By Claire S Ross, on 5 May 2010
DATE: Wednesday 9 June 2010, 13.30-19.00
VENUE: University College London
Christopher Ingold Chemistry Lecture Theatre [to be confirmed]
Christopher Ingold Building, Ground Floor
20 Gordon St, London, WC1H 0AJ [directions] [UCL street map]
FEE: £ 20 (ISKO members and students FREE)
Information professionals in museums, galleries, archives and libraries, including managers of virtual collections on the Internet, now have the opportunity (as well as the obligation) to harness technology and bring our cultural assets to the people. Even more, we can actively engage the public in tagging and otherwise participating in curation!
Come to this seminar to hear about current work with texts, archives, objects and museum collections, from both a theoretical and an implementation standpoint, and to look at a variety of approaches to the material including Web 2.0 solutions.
- David Arnold is Professor of Computing Science at the University of Brighton. He has been chair of programme committees for VAST, for CHIRON (Cultural Heritage Informatics Research Orientated Network), and coordinator of the EPOCH Network (Excellence in Processing Open Cultural Heritage).
- Andrew Hudson-Smith is a Senior Research Fellow and Research Manager at CASA , he is Editor-in-Chief of Future Internet Journal, an elected Fellow of the Royal Society of Arts and Course Founder and Director of the MRes in Advanced Spatial Analysis and Visualization at University College London. He also runs the digitalurban blog.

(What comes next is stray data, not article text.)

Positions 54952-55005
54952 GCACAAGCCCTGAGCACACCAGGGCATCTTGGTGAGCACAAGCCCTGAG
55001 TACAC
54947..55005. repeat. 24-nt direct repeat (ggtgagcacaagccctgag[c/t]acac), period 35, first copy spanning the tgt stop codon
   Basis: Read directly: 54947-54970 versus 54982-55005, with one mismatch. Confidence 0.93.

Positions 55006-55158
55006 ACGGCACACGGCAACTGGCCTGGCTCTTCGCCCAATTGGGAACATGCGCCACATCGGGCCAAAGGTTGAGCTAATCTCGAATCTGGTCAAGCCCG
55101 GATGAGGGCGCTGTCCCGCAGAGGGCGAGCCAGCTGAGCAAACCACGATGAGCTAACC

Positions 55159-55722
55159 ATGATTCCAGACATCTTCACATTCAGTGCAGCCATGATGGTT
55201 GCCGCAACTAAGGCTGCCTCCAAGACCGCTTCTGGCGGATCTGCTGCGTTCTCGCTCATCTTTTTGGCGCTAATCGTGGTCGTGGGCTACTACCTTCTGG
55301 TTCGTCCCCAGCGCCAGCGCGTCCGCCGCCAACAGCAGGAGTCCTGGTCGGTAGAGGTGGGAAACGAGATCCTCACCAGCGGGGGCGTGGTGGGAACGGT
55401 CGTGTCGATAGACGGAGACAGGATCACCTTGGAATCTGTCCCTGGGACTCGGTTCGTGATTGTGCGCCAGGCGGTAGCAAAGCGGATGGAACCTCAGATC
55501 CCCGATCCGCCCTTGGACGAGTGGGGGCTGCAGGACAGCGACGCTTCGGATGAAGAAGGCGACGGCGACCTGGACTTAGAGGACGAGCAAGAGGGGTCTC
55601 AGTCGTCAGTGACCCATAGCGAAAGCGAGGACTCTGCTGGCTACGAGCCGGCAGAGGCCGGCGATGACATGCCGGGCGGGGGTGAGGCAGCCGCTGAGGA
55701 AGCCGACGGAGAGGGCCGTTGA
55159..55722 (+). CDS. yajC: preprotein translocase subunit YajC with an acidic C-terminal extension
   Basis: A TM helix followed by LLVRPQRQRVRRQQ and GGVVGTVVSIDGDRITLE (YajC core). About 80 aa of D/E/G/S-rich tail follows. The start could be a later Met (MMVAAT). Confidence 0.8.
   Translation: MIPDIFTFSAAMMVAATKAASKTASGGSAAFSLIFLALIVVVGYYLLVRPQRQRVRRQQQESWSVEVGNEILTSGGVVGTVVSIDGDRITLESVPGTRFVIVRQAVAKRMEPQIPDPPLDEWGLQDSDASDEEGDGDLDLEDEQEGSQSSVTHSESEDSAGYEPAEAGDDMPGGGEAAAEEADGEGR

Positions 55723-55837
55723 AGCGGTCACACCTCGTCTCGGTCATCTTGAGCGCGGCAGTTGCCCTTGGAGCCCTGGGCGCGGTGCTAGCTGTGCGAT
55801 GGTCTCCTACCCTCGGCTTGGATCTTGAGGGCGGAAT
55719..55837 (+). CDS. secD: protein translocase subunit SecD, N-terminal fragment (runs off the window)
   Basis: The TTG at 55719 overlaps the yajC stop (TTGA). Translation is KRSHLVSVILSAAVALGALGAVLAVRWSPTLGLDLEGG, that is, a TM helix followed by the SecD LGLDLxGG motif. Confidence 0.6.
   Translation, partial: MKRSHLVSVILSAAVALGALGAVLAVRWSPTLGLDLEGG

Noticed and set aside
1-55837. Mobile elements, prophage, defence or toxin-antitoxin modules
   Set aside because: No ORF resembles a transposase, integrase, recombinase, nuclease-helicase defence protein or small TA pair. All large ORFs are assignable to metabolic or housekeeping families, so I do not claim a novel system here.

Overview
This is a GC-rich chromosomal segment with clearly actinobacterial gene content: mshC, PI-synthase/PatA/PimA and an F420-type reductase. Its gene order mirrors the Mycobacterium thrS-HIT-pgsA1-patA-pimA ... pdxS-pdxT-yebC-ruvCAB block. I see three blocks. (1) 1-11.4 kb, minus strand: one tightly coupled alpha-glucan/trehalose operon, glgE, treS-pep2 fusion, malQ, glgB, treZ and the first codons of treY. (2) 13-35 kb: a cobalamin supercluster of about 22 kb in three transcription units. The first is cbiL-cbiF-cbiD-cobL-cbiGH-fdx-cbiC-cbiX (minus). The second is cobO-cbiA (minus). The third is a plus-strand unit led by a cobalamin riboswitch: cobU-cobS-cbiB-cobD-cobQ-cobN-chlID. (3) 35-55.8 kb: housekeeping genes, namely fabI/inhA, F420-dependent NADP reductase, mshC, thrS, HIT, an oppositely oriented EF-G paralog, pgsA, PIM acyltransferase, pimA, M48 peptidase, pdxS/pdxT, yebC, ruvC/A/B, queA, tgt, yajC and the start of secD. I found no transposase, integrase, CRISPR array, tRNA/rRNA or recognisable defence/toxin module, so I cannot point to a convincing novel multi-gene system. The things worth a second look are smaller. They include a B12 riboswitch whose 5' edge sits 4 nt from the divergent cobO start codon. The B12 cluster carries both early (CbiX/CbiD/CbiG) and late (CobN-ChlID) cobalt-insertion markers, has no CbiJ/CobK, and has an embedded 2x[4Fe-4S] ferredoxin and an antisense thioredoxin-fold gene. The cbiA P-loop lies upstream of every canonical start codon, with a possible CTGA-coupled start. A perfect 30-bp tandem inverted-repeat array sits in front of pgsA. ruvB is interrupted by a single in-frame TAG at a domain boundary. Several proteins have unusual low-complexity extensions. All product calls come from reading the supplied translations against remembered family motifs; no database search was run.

- Melissa Terras is deputy director of the UCLDH and is Senior Lecturer in the Department of Information Studies, UCL. Her doctoral work on the machine analysis of the Vindolanda tablets was ground-breaking in its field, and image interpretation continues to be one of her research specialties. Melissa also runs her blog focusing on digital humanities
- Fiona Romeo is Head of Digital Media at the National Maritime Museum and Royal Observatory, Greenwich. Her department is responsible for the museum’s website and digital marketing, mobile learning, interactive exhibits, and collections digitisation. Fiona is also chair of the Citizen Science Alliance, a collaboration of scientists, software developers and educators who collectively develop projects that further scientific research and the public understanding of science. Fiona recent paper Flickr as Platform: Astronomy Photographer of the Year at Museums and the Web 2010, is well worth a read.
To read more about the programme and to book your place go to the event page